The Giants are learning what life is like with a 38-year-old second baseman. The team is finally conceding that Marco Scutaro will almost certainly start the 2014 season on the disabled list. Scutaro has had his spring marred by a series of nagging back injuries, and now what was seemingly inevitable, that the Giants would be without their second baseman to start the new season, has basically become reality. Scutaro’s balky back has been a constant source of frustration to both player and team this spring, and finally the Giants are settled on going with another option until their regular second baseman is fully healthy.
Scutaro hit .297/.357/.369 last season, and he continues to be one of the best contact hitters in the game, striking out just 34 times in 547 plate appearances. While Scutaro’s defense last season was a tad shaky, there’s no doubt the team will miss his bat out of the number two hole should he miss an extended amount of time.
Scutaro became in instant fan favorite after he was acquired by the Giants midway through 2012. He starred in the 2012 postseason and was awarded the MVP of the NLCS against the Cardinals. His “Shawshank” rain pose as the team was about to clinch the pennant was one of the iconic images from that season. As a reward of sorts for his contributions to the 2012 title winner, Scutaro was re-signed to a three-year deal by the Giants that offseason.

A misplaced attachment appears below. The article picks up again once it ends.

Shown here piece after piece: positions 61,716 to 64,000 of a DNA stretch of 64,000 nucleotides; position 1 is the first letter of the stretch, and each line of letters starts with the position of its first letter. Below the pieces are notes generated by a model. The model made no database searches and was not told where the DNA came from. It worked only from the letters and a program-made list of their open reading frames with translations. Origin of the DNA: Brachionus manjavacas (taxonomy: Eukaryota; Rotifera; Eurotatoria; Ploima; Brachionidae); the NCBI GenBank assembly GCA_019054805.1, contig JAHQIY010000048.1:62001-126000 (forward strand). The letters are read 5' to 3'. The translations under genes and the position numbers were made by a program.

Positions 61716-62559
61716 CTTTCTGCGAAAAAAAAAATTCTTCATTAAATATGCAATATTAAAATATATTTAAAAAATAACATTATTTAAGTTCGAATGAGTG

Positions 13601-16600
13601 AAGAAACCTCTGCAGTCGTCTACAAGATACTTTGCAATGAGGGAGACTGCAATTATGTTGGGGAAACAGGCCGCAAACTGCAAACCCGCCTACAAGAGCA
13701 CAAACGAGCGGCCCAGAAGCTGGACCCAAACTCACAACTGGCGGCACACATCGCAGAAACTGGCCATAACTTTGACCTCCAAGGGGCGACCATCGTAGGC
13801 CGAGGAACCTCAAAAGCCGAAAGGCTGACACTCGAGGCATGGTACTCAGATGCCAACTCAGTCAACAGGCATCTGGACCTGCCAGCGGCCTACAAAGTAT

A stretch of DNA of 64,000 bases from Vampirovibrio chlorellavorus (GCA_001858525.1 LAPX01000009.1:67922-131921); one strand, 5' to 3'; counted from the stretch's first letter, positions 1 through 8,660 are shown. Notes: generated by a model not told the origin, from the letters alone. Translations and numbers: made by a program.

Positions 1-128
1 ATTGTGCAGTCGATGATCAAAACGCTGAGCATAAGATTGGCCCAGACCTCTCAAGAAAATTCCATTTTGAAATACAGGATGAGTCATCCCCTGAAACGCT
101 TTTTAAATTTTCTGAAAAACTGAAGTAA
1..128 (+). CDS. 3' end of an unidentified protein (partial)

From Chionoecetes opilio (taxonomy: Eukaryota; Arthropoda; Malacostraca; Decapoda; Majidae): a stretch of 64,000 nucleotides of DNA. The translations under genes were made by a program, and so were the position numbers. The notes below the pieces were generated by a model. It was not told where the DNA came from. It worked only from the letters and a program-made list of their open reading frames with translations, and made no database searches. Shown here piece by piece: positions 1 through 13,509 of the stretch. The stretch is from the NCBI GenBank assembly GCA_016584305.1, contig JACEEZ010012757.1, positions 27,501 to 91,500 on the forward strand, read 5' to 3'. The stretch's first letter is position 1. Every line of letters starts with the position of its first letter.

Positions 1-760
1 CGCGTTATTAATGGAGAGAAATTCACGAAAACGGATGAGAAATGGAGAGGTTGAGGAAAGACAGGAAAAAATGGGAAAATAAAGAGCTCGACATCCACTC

The risk, of course, a team takes with signing middle infielder in their late-30’s is that they might find themselves in exactly the situation that the Giants are in now. Scutaro’s back trouble is basically a day-to-day thing (the Giants are mainly taking precaution by not playing him), but the team may have to get used to Scutaro’s injury troubles. Old middle infielders tend to get hurt, and they tend to stay hurt. The list of second basemen who stayed healthy and effective past the age of 37 is not a long one. In fact, it’s frightfully short, according to this article by Chris Quick, formerly of Bay City Ball.
So the Giants have to at least be prepared for a longer absence than expected for Scutaro. His replacement, at least on Opening Day, is most likely going to be utilityman and Kobe clone Joaquin Arias. Arias has made himself into a valuable backup infielder primarily by being able to hit lefties and replace Pablo Sandoval when no-hitters and perfect games are afoot. In his two season with the Giants, he’s hit just .252/.285/.344 against right-handed pitchers, so everyday play is probably beyond his talents. Also in the running is Ehire Adrianza, a switch-hitter and has hit some moon shots this spring, so a platoon might be something that Bruce Bochy considers. On the down side, Adrianza has played exactly one professional game at second base.
The other question is who hits out of the two-hole in the order. Scutaro profiles as the prototypical number two hitter with his contact abilities, and the Giants don’t have anyone else who comes close to matching him. Bochy has mentioned possibly batting Mike Morse in the second spot, or potentially bumping up Brandon Belt and then moving everybody up in the order behind him. Brandon Crawford started 20 games as the number two hitter last year, but his career .304 OBP would seem a better fit at the bottom of the order.